At seven or nine feet in length, the traditional dress worn by women in several South Asian countries allows Nair to feel more connected to her authentic self.
“A sari makes me really bold and fierce,” said Nair, who immigrated to the United States from India.
Youth for Unity’s Paree Pasi says she doesn’t wear a saree as much as Nair, but her mother is rarely without one.
“My mom always wears one. She has a whole collection of sarees,” Pasi said.
On Sunday, sarees won’t just be for fashion, but for running gear, as the nonprofit Deses of Doylestown is hosting its first-ever Saree Run.
Group chairman and chief executive Silvi Haldipur believes the race is the first of its kind in the United States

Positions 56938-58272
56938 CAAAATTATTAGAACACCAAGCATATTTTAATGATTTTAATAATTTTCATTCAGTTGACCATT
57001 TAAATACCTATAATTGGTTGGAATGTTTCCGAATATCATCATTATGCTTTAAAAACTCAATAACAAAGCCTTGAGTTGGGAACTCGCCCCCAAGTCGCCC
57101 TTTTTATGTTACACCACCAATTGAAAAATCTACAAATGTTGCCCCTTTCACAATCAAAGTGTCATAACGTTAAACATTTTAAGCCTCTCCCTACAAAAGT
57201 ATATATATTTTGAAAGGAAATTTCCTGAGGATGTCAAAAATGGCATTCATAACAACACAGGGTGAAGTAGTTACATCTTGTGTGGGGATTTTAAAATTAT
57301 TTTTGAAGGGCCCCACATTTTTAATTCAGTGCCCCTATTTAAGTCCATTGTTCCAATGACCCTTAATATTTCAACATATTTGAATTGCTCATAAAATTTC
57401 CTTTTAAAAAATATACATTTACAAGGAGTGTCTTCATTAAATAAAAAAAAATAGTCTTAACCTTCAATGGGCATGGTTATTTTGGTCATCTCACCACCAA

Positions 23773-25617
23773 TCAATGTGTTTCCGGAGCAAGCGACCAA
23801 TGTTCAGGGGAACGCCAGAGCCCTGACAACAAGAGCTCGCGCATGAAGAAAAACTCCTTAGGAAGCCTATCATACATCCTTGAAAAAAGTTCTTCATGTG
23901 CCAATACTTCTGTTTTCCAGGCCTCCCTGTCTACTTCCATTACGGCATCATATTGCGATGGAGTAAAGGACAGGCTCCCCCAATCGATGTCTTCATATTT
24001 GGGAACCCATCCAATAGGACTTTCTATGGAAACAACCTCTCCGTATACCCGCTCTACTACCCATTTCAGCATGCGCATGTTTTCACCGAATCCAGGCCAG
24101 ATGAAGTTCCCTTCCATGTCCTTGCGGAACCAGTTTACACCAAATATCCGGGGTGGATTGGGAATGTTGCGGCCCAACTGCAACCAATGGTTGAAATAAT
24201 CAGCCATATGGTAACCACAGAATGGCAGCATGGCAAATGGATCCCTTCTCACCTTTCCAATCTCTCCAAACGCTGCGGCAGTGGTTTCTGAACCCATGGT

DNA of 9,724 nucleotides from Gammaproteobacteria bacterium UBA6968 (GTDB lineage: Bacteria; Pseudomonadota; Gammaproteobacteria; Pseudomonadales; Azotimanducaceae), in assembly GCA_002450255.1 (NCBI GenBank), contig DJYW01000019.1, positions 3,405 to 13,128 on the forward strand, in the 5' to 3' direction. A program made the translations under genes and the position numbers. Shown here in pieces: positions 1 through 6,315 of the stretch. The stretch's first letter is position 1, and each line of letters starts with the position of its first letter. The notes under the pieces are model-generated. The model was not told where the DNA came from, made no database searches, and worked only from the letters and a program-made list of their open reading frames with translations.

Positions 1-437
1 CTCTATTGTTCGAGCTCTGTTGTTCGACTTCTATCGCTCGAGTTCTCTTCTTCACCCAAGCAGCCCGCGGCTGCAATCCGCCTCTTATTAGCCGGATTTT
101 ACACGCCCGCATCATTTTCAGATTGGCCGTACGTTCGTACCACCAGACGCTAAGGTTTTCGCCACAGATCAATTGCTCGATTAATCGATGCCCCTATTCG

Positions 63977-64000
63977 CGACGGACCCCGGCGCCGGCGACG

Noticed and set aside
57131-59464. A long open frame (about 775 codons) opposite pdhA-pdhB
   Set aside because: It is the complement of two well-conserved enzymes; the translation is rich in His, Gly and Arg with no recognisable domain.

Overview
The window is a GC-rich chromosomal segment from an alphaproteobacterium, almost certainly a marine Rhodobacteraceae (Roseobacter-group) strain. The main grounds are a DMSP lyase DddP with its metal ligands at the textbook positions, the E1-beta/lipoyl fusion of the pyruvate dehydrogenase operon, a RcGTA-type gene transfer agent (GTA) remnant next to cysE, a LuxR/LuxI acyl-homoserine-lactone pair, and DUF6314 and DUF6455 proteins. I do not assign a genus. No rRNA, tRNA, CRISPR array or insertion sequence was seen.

“Making history here,” Haldipur said.
The race, which is described as a 1k or 2k run/walk, will take place from 1-4 p.m. on Sunday, March 27 at Doylestown Central Park.
The public is invited to attend and even wear saris.
“We will be selling saris the same day,” said Radhika Ramamurthi of Doylestown.
The idea was born when the owner of Arva yoga wanted to honor the women in her life.
She and Desis from Doylestown collaborated to host the Saree Run.
Desis describes a group of people within the diaspora of specific countries.
“India, Pakistan, Afghanistan, Bangladesh, Nepal, Maldives and Sri Lanka,” Nair listed.
The race will benefit Go Laadli, Shiksha Nidhi Merit Scholarship and Shanti Bhavan. Charities aimed at supporting women’s education.
Deses of Doylestown also holds a Holi Color celebration on April 23 and an Eid celebration on May 7.
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